This past weekend we travelled with people from All Saints Church Ishaka and Juna Amagara Ministries ( for a mission to the Kishanje Parish near the city of Kabale. Getting there and back was half the adventure! We left in two minibuses - one from Ishaka and another from Mbarara. We joined the minibus from Ishaka. As we travelled to Kishanje, our minibus had its muffler repaired twice and then the engine overheated numerous times before finally stopping all together around 11pm on a small dirt road near Lake Bunyoni. As we sat in the dark in an unfamiliar place, we all were wondering what we had signed up for. But the choir with us sang beautiful songs of faith while we waited.

Thankfully, a family associated with Juna Amagara had already made it to Kishanje in their own car and travelled back to get Michelle, myself and few others. We arrived at Kishanje around 1:30am. The rest of our group wouldn’t arrive until 5am. The second van also had challenges, having received a flat tire and then having the tire fly off twice after being replaced. The damage to the wheel system also caused the rear brakes to fail. They didn’t arrive in Kishanje until the following day. Our trip home was almost as interesting after engine overheating several times we arrived back at the Mothers Union Centre around 1pm. We certainly were more than just a little tired when we got back.

Besides our travelling woes, the weekend was a great experience. I had never been on an evangelistic mission and I had very little idea on what to expect. I was simply told to be ready to preach and to give a testimony during the course of the weekend. Our day started with a service in the church, which consisted of lots of music, two preachers and two people (including myself) giving testimonies.

After this first service we were split into teams, each being sent to a different area of the village. Michelle and I were sent to a small, but very scenic, hill within the valley where the village is located. I have been to a few outdoor services in my life, but none with such an inspiring view. As I looked up into the hills I couldn’t help but feel that God’s love was far higher than them. I also had never been to a service in such a public location before. It was a unique experience for me to be able to preach in the open air, to a very receptive crowd. I doubt that the format would work well back home in Canada. For the people here, church is a large component of the majority of people’s lives. In some ways I felt like I was preaching to the converted. However there was a great deal of emphasis, throughout the weekend, placed on moving beyond just going to church and “dedicating yourself to Christ”. I’ve always felt just a bit uncomfortable with this type of evangelism, which most Canadians would find to be pushy. However, our hosts were pleased that nine children and two adults “dedicated themselves to Christ” that afternoon.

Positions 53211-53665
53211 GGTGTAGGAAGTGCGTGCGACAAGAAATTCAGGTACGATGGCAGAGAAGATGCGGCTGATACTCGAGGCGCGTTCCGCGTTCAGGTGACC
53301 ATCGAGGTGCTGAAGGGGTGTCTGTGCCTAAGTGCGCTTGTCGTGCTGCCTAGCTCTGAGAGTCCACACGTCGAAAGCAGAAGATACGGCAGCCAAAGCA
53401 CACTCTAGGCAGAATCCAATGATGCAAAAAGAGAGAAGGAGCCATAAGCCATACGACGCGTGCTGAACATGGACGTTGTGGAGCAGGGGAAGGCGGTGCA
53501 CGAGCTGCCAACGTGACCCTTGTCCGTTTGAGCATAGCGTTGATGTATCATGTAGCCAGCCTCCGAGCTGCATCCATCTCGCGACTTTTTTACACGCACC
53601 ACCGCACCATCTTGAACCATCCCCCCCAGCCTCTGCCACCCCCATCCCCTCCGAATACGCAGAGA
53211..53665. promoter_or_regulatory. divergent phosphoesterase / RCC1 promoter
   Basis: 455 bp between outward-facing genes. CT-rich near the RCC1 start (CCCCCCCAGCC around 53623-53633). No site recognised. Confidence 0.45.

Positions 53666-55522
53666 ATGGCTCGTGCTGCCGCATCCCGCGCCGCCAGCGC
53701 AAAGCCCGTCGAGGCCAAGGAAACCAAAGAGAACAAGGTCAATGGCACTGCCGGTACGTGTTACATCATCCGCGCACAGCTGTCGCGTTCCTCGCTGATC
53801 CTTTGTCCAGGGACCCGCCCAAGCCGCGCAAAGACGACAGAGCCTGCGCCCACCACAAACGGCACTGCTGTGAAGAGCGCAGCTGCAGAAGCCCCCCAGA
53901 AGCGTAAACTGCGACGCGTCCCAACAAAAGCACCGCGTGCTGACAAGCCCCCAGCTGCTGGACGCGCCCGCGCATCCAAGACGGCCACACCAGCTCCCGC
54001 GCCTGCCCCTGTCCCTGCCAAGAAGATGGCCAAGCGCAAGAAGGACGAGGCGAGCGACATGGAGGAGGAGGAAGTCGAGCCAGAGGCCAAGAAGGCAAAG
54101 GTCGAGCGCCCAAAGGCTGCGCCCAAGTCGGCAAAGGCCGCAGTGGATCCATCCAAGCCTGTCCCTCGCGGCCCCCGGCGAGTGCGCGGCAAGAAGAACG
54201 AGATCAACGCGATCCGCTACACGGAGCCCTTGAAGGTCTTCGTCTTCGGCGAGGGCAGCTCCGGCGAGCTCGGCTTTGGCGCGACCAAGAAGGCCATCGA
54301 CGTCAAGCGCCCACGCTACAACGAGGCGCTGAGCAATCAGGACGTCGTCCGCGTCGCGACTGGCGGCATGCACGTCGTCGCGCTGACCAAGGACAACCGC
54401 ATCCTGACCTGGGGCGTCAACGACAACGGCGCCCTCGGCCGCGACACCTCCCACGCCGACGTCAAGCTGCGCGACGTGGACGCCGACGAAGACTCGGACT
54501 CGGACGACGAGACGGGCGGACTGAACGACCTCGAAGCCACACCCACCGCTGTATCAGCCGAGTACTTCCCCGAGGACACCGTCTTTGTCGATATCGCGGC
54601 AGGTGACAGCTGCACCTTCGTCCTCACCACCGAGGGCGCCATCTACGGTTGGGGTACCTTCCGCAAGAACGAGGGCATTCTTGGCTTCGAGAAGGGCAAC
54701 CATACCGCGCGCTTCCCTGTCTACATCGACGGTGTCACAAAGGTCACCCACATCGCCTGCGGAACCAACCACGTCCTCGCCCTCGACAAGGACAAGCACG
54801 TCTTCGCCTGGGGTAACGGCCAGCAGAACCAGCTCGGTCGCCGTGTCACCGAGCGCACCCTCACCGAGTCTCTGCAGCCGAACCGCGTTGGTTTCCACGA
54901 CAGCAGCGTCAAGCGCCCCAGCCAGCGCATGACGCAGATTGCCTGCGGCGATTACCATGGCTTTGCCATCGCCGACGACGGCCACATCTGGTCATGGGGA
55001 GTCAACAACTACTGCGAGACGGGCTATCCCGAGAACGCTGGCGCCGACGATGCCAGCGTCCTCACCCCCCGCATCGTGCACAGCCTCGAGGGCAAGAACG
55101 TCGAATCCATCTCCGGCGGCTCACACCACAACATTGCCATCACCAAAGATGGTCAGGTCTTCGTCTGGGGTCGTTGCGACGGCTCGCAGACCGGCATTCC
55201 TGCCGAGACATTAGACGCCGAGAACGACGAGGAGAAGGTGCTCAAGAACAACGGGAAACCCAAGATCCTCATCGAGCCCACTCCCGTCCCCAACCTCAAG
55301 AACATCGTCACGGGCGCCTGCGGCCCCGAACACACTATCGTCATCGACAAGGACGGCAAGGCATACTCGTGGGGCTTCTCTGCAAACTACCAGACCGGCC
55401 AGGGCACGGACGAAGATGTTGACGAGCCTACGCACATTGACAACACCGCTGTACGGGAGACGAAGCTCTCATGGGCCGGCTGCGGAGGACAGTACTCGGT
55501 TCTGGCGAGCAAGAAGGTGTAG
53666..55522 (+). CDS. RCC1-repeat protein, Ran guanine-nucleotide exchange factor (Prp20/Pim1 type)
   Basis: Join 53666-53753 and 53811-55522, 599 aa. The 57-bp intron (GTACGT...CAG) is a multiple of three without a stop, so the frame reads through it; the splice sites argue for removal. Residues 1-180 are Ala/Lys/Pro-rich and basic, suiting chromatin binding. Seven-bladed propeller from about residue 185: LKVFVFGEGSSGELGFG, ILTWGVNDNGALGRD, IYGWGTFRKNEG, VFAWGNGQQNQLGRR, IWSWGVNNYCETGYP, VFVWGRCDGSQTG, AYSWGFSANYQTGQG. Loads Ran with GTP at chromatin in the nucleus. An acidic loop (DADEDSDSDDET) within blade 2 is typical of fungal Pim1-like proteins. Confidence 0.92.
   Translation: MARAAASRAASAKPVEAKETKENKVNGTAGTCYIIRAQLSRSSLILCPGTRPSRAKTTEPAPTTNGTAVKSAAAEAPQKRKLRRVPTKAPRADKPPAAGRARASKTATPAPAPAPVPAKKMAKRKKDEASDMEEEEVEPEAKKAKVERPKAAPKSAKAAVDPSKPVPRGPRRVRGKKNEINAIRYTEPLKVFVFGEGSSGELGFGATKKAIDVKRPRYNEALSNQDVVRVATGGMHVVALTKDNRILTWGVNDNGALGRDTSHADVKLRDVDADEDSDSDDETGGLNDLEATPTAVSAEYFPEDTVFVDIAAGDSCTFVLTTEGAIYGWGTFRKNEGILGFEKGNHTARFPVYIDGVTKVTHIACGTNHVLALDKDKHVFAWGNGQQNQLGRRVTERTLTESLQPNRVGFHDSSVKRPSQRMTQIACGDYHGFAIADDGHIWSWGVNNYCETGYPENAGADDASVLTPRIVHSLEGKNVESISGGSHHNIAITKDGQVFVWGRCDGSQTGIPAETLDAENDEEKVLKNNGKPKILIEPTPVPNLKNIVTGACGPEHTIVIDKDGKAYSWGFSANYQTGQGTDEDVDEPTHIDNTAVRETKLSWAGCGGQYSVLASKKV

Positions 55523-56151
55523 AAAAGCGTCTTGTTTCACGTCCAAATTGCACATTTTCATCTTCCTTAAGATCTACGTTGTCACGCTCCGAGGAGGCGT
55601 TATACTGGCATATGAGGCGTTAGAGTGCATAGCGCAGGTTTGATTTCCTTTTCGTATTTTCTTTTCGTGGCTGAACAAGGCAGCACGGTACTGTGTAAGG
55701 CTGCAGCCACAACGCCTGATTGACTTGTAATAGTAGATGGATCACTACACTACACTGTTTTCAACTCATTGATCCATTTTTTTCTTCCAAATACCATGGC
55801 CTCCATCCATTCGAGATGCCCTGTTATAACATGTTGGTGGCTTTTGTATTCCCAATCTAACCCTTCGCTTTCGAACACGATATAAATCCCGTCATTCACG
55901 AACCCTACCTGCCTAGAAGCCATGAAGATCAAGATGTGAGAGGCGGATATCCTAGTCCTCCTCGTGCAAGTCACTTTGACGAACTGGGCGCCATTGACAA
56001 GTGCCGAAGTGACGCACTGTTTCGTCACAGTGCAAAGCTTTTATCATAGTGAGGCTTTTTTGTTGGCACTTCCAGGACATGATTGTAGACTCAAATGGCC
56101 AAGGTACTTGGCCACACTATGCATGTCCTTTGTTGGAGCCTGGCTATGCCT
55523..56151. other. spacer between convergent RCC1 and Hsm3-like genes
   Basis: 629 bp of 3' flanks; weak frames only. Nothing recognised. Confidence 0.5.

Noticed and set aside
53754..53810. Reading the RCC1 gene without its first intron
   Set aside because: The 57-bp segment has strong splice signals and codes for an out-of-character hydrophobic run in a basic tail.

The finale for the weekend was the Sunday morning service. Again there were two preachers and two testimonies. The thing that struck me the most was the worship music. The place was full of people and the chancel (the raised area before the altar) was packed solid with children. When it came time to sing the church seemed more like the venue for the latest rock band than a rural parish. People young and old (some even in their 70s or 80s) were clapping, dancing and jumping. The best party that weekend was held at the church. When the music and dancing was done you could literally see the dust settling from all the excitement.

Two things really touched me during the weekend. First was the number of children involved. It was so encouraging to see so many children having fun in the church and the parents having fun along with them. Sometimes I think we get so caught up in doing the service liturgy right that we can only see children as a nuisance. We forget how important it is that children be allowed to worship with their parents in a way that they understand and in a way that they can see God. Michelle and I also had a wonderful moment Saturday afternoon swapping music with a small group of children. We played our instruments for them and they sang and danced for us. This was followed by some fun with the digital cameras. They love to see their pictures on the screen so much that it is actually hard to get them in front of the camera! They always want to see the screen. It was a wonderful gift to bring a smile to their faces.

The second thing that touched me this weekend was the level of partnership involved. Ishaka and Kishanje have a reciprocal relationship. They have helped each other run missions in each other’s parishes, by giving up the best talent they have for a weekend to make a special service for other parish. Instead of looking inward to their own issues and concerns these two parishes have tried to help each other, by offering events that neither could manage on their own. Even more than that, they have said that that their concern and love for their fellow Christians does not end in their parish or even their diocese. Several speakers emphasized the point that God loved the people of this parish so much that he sent them a team from all over the world—from Canada, Nigeria, Uganda and the U.S.A. It was quite the testimony to God’s love for this small parish in rural Uganda to have so many guests from outside their country and culture. I pray that as a church worldwide we can learn to have such partnerships more often, putting aside our different cultures, and customs to declare with a unified voice God’s love for the people of our world.

P.S. We have some fun videos of this event, but they are too big to post from here. We will share them with you all when we get home.